HOOPS uses aliases to shield you from worrying about the absolute structure of the database. When you insert new segments and geometry into "?Picture", they are placed somewhere in the database that causes them to be drawn, but, when you place segments or geometry into "?Include Library" or "?Style Library", they are placed somewhere else that causes them to not be drawn. How does HOOPS know which geometry to draw?
The values of "?Include Library" and "?Style Library" are simple: They are "/include library" and "/style library", respectively.
The "?Picture" alias is slightly more complicated. HOOPS defines a segment named "/driver", and underneath this segment are a dozen or more subsegments with names such as "x11", "msw", and "postscript" (because segment names are not case sensitive, the name X11 is the same as x11). There is one segment for each kind of device about which HOOPS knows - these subsegments of "/driver" are called driver segments:
Previously, HOOPS Visualize created segments for all drivers regardless of whether they could be instantiated. Now, HOOPS/3dGS only creates segments under the "/driver" segment for drivers which can be instantiated on a given platform. For instance, this means that the DX11 driver can only be created on Windows platforms and additionally only on the Microsoft Windows platforms which have DirectX installed.
HOOPS Visualize supports a wide range of drivers including "cgm" (computer graphics metafile - a standard file format for transferring graphical information), "hpgl" (Hewlett-Packard graphics language - a printer and plotter format), "image" (the image driver which is used to create images), "printf" (a driver that prints what it would draw, instead of drawing which is useful for debugging), and "null" (a null driver that ignores everything sent to it). If you would like HOOPS Visualize to choose the best available driver supported by the execution environment, you can specify a platform-agnostic driver. All drivers, including the platform-agnostic drivers, are detailed in the HOOPS Visualize Platform Device Guide.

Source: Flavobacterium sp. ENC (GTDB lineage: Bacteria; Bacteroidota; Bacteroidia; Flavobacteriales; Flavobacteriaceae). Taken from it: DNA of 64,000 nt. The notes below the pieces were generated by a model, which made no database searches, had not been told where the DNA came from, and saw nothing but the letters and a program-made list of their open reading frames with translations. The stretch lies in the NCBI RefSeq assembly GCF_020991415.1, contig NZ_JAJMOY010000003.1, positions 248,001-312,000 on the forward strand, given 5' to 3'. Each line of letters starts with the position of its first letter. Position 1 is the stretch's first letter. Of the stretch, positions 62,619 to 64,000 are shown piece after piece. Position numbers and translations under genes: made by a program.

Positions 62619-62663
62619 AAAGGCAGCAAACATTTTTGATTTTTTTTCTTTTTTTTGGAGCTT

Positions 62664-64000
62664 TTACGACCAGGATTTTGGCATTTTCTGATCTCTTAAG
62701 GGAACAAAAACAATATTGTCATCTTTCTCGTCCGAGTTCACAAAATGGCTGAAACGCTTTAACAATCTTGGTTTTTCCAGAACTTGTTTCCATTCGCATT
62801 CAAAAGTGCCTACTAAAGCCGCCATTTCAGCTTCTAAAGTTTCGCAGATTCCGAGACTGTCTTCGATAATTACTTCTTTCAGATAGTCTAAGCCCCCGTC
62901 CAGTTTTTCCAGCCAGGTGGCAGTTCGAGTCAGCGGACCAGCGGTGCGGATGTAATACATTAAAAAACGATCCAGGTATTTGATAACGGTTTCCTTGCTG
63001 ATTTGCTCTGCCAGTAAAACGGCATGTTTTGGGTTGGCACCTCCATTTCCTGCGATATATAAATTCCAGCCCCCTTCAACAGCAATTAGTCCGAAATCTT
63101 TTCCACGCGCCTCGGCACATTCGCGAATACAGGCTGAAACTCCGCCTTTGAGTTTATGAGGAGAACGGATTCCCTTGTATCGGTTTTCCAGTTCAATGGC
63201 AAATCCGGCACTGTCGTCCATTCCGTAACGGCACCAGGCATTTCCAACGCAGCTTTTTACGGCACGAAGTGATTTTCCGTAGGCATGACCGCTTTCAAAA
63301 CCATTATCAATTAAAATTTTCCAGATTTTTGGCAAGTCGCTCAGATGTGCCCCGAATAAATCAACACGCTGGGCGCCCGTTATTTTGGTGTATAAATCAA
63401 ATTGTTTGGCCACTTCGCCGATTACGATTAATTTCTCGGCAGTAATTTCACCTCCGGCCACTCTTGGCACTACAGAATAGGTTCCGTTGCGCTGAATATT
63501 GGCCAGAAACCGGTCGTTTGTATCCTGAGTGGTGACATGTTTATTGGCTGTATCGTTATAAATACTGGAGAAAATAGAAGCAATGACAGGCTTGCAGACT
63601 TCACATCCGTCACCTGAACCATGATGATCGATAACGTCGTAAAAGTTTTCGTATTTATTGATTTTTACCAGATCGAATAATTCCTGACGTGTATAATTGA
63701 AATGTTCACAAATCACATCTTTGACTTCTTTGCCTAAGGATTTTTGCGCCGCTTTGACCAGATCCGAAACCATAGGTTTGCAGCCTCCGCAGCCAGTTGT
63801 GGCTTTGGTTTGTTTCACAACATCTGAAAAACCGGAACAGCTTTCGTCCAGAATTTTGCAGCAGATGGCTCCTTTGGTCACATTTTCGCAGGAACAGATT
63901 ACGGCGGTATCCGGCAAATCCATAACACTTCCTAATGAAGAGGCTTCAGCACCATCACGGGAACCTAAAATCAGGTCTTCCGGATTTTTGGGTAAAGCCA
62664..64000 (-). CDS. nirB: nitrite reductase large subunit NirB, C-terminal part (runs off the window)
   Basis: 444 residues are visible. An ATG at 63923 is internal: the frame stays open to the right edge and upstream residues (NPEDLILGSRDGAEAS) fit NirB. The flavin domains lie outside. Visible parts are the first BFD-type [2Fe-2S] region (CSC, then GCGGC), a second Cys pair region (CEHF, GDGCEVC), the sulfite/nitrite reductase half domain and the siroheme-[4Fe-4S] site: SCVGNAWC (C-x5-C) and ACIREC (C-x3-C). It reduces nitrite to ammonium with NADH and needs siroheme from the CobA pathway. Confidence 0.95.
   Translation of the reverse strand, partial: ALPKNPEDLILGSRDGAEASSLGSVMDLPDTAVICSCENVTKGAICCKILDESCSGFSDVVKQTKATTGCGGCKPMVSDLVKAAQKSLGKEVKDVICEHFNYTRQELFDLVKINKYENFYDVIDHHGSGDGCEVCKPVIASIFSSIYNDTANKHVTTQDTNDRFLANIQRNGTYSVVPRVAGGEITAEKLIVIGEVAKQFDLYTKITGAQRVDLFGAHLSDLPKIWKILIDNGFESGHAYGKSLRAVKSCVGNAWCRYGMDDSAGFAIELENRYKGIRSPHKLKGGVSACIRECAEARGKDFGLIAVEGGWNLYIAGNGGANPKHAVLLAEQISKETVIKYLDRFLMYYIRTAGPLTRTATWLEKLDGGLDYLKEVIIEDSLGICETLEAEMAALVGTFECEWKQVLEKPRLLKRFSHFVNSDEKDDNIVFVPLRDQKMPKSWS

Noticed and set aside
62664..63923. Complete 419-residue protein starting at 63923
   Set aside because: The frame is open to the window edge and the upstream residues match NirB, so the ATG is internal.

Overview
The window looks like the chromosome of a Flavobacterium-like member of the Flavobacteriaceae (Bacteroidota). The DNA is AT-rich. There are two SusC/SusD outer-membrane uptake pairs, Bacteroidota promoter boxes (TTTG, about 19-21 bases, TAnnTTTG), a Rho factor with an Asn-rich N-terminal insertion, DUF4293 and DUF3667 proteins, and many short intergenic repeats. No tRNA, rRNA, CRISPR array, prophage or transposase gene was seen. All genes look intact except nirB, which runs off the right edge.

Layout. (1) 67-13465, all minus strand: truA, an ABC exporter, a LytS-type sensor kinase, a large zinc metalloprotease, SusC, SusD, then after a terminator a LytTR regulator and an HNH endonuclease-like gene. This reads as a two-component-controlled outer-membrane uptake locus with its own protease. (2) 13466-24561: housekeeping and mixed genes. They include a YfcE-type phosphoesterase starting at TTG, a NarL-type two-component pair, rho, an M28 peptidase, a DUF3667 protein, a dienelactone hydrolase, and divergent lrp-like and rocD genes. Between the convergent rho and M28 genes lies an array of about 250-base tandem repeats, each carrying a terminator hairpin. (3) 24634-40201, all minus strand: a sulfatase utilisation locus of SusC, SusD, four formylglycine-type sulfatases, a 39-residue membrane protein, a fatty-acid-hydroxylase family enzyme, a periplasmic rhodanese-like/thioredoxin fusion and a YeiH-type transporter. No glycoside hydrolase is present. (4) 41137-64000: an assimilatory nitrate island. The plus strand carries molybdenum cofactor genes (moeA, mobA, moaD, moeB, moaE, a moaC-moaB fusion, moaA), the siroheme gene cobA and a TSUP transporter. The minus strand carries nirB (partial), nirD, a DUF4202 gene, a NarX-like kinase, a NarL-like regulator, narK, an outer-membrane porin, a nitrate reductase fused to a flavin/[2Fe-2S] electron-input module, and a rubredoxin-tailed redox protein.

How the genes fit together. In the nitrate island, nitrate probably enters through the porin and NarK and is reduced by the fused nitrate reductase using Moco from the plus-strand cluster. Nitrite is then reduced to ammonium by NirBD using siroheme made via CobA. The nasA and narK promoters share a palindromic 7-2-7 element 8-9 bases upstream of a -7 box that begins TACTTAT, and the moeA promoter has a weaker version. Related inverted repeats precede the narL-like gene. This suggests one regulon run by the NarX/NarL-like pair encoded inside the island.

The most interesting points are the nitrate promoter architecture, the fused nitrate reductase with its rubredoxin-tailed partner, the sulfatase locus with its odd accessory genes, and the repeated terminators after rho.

Driver segments have only one special characteristic that differentiate them from any other segment: they each have the driver attribute set on them. The driver attribute is set internally by HOOPS Visualize. Like any attribute, the device-driver attribute is inherited by all subsegments of the driver segment. When HOOPS traverses the graphics database to render a scene, the graphics primitives are sent to their net device-driver function to be drawn.
When HOOPS starts up, it assigns a value to the "?Picture" alias that corresponds to the appropriate driver segment. It normally does so by reading the environment variable HOOPS_PICTURE and resolves ?Picture to be '?driver/<HOOPS_PICTURE>', but it will choose a default value for HOOPS_PICTURE (and will issue a warning message) if it is not set. Note that HOOPS_PICTURE can be set externally in your computer's environment, or it can be set by your program before the first HOOPS command is executed.
You can show the value of the "?Picture" alias with the Show_Alias command, as shown in the following program.
This program will print something like "?driver/msw/window0" or "?driver/x11/unix:0.0" (depending on what platform you are using). The value of the alias "?driver" is just "/driver" - so the value of "?Picture" refers to a segment that is a subsegment of a driver segment. NOTE: MVO explicitly undefines the "?Picture" alias.
As the name "/driver/msw/window0" suggests, each subsegment of the msw driver segment corresponds to a window on the display device. The segment "window0" is created under the Microsoft Windows driver segment "/driver/msw", and the creation of this segment causes HOOPS to create a new window on the screen. Any geometry placed under the "?Picture" alias (or in subsegments of "?Picture") is drawn into this window.